Not With Tongue, But In Deed

The interns spend time with the children at Camp Sheen Shoghig in Hankavan, Armenia

Finally, a day at camp! We leaders had experienced Camp Sheen Shoghig (at Hankavan) five years ago as interns, and were moved by seeing God’s work being done with such zeal. Coming back this year with our group of seventeen, we were excited, but also anxious, knowing that it would likely be the hardest day for our interns.

The day started off promisingly enough, with two of our interns leading worship for all 165 of this week’s attendees (for those who don’t know, this week’s session is for 8-13 year old). It was encouraging to see them jump into their roles so early on! As the day wore on, however, we noticed that it was taking a while for our interns to step out of their comfort zones and into their service roles. Slowly, they realized that their time with these kids was limited, and so they allowed themselves to be approached (or rather, swarmed) by the kids and separated from one another. Some were involved in sports and games; others helped with arts and crafts; still others stuck with individual groups and helped out the camp leaders.

It was amazing for us to see how God can take people who are ready to serve Him, and not only use them for His glory, but also teach them, through their service, about who He is. The interns were expecting to be the ones doing the serving–but instead, it was the kids who were teaching our interns about service. The kids’ passion and love for the Lord, and affection for everyone around them, humbled our interns. They saw that, although the circumstances here may be worse, the spirits of everyone here are so much fuller than ours. As leaders we were glad to see this challenge be presented to our interns, because it led them to question the real meaning of wealth.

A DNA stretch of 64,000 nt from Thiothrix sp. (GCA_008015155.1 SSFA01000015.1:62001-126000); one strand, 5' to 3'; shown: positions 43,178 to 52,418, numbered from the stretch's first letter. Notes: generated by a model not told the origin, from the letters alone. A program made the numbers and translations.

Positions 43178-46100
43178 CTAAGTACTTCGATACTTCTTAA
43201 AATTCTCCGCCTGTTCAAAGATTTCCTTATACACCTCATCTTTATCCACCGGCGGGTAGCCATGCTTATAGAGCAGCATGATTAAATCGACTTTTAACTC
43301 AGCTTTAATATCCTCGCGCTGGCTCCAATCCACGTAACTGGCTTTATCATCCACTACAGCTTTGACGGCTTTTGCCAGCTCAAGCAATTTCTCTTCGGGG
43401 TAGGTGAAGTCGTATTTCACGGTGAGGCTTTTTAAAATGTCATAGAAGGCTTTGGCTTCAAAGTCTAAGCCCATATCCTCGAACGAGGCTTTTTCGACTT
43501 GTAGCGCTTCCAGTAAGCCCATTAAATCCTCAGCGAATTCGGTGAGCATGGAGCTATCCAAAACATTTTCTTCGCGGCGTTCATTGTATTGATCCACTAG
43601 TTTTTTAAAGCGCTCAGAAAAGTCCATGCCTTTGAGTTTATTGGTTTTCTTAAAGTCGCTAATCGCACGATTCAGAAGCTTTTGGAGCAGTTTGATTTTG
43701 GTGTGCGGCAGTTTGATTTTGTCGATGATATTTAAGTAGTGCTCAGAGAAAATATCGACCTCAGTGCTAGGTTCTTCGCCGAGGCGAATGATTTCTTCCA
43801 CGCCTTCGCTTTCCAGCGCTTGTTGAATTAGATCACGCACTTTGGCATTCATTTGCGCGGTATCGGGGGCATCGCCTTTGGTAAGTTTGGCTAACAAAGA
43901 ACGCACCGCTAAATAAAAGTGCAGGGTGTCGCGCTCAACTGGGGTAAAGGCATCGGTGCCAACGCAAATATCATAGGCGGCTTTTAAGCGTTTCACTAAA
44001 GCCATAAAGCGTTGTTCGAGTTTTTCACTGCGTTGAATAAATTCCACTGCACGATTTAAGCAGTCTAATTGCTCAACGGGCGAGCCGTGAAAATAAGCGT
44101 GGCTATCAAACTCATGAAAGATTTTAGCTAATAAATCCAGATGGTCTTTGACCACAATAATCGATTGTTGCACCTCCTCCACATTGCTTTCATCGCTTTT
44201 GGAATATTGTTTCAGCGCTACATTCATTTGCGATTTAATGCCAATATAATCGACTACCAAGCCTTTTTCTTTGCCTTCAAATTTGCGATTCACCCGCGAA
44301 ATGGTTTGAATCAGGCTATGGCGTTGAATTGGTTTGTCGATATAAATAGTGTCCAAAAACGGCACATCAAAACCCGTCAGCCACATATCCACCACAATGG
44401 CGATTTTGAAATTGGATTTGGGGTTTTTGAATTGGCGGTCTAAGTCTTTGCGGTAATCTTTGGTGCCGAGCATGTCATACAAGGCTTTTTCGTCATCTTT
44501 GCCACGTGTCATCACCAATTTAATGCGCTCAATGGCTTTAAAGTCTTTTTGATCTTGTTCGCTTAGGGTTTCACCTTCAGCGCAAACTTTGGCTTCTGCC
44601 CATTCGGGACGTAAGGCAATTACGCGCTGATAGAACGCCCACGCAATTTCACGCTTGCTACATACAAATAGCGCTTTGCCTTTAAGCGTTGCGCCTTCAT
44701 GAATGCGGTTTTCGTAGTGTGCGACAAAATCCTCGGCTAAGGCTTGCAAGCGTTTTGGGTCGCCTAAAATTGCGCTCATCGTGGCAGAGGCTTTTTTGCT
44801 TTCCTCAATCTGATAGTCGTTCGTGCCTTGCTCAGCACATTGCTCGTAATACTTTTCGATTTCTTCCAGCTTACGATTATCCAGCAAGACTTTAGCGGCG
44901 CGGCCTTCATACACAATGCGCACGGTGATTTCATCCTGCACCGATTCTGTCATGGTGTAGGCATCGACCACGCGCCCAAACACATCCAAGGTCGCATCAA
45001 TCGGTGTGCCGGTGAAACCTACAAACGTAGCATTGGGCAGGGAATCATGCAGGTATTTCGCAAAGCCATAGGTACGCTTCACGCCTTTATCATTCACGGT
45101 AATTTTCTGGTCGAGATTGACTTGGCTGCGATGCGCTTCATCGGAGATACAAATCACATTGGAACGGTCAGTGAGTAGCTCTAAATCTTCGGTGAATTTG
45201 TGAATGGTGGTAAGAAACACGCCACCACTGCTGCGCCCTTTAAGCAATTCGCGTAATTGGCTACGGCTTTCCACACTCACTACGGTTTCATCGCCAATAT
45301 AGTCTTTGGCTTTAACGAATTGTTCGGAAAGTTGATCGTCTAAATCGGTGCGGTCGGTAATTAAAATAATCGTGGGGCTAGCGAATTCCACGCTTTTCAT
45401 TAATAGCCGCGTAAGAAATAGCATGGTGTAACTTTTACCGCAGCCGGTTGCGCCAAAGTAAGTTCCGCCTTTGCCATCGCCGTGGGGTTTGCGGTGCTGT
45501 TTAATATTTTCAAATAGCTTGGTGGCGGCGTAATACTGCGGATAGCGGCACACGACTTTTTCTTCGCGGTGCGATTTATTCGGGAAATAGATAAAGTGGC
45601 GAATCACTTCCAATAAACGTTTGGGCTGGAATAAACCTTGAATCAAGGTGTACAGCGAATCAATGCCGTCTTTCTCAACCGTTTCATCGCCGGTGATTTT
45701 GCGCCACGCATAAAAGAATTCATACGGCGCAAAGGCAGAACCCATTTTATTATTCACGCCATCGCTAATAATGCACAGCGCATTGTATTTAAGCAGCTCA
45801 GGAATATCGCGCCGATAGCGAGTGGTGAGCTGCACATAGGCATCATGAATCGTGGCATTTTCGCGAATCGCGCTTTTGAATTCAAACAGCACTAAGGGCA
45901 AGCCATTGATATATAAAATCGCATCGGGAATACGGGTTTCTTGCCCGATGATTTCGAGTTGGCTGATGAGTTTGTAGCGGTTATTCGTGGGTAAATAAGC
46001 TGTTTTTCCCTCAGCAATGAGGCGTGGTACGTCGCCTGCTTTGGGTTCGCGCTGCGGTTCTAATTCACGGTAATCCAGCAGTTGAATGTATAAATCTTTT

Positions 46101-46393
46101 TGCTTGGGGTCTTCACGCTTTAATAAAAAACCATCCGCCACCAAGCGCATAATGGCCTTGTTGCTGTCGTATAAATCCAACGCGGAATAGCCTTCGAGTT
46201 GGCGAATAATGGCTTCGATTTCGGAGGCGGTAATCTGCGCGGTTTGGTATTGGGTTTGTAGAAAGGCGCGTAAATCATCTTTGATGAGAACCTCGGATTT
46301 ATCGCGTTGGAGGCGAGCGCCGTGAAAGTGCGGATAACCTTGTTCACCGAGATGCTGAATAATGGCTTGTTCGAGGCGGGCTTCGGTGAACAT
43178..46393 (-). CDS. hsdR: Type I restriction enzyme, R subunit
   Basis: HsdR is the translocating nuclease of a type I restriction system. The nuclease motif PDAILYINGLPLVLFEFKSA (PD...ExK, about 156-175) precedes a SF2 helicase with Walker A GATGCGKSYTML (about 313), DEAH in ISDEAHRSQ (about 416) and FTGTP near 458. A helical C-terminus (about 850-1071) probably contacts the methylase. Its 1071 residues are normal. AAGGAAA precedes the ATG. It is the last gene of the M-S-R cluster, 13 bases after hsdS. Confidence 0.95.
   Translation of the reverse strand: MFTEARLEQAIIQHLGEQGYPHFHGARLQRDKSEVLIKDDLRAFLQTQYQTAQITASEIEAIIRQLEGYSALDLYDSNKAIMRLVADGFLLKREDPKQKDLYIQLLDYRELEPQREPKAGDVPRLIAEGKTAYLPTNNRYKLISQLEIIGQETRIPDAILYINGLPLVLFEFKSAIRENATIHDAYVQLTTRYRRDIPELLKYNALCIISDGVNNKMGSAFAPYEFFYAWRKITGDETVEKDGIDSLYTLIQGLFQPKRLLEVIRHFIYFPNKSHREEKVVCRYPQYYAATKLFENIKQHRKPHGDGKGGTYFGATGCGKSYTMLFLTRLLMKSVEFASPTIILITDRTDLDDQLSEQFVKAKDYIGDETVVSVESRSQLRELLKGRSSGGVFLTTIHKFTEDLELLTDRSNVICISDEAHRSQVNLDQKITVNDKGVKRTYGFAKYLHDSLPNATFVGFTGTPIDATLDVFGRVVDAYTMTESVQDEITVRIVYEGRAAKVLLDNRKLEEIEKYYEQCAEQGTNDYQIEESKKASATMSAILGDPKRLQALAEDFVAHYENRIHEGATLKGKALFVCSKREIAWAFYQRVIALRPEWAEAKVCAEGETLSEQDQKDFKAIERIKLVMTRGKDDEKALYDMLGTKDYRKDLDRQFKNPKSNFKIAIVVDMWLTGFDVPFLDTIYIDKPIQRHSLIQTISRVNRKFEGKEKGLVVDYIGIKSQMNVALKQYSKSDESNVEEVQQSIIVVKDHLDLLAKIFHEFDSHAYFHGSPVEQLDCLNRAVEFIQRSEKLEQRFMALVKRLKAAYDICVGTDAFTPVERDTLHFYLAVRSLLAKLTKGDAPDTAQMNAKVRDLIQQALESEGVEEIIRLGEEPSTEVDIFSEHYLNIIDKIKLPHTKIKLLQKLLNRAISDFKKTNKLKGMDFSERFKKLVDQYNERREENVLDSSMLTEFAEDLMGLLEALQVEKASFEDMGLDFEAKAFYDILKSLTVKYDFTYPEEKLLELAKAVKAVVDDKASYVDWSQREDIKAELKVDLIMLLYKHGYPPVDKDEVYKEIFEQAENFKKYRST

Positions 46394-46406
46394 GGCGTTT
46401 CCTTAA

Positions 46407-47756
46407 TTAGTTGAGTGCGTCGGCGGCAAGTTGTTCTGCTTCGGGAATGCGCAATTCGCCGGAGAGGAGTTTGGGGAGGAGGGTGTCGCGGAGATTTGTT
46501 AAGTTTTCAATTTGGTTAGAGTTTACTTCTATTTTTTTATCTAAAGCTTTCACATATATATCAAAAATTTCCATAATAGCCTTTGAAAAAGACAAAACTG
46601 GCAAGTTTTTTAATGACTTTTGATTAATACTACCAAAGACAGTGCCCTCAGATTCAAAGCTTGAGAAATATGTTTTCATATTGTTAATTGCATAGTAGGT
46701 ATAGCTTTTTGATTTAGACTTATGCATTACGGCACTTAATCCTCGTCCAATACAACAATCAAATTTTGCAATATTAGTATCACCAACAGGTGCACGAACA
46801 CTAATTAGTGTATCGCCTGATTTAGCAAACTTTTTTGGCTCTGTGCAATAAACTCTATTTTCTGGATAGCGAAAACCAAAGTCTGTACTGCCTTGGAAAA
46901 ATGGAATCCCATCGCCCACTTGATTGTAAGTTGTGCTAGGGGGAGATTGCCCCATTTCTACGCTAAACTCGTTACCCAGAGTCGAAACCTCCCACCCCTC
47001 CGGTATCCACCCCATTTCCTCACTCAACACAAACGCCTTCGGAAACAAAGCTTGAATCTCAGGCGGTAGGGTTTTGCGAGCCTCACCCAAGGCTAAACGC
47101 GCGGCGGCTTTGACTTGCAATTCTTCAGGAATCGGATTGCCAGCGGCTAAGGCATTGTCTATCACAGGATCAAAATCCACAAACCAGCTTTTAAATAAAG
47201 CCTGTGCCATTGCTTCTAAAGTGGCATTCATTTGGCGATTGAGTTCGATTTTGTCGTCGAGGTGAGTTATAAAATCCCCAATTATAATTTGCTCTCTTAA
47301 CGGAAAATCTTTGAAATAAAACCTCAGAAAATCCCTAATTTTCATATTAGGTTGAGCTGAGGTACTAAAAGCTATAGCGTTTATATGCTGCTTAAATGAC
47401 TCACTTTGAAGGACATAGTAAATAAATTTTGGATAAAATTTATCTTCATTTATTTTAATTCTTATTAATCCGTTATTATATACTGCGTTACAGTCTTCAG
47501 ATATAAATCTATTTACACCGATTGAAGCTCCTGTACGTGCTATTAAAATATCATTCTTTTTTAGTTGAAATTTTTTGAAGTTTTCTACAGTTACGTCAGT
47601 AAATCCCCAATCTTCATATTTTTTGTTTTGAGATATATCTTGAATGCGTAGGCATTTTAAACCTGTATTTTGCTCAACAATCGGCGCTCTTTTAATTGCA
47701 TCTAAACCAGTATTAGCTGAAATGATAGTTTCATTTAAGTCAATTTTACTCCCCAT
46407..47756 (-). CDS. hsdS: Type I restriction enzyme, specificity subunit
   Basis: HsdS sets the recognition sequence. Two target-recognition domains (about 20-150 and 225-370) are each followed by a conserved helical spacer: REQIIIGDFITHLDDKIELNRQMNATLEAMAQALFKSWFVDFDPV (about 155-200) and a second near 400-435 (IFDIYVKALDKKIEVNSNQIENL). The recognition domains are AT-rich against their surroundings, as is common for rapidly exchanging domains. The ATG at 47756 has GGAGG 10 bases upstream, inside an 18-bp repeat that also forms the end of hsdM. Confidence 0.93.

In 1 John 3:18, it is written: “Little children, let us not love with word or with tongue, but in deed and truth.” Today our interns experienced this first-hand. They saw how any language barriers that existed just melted away when they rolled up their sleeves and loved in deeds rather than with words. The lesson must have hit home, because by the end of the day, the most common question was “Can’t we stay another day?” We ask that you pray for continued growth and maturity among our beloved interns, and for God to continue blessing us through those we encounter, and, Lord willing, vice versa!

Tamar Melkonian and Sevag Bakalian



The Armenian Missionary Association of America (AMAA) was founded in 1918, in Worcester, MA, and incorporated as a non-profit charitable organization in 1920 in the State of New York. The AMAA is a 501 (c) 3 tax-exempt organization (Fed No. 13-5670954). The AMAA’s purpose is to serve the physical and spiritual needs of people everywhere, both at home and overseas. To fulfill this worldwide mission, the AMAA maintains a range of educational, evangelistic, relief, social service, church and child care ministries in 22 countries around the world. The AMAA is governed by an elected Board of Directors composed of twenty-seven unpaid members. Its committees are composed of qualified, unpaid volunteers. A paid office staff administers the life and work of the AMAA. Administrative and overhead costs are less than the average organization. AMAA emphasizes full financial disclosure, accountability and careful stewardship of funds. Financial records are audited annually. The mission and service ministry of the AMAA is made possible through the Grace of God and by the gifts of individuals and churches who are committed to fulfilling the Great Commission - “Go into all the world and preach the Gospel to all creation.” (Mark 16:15)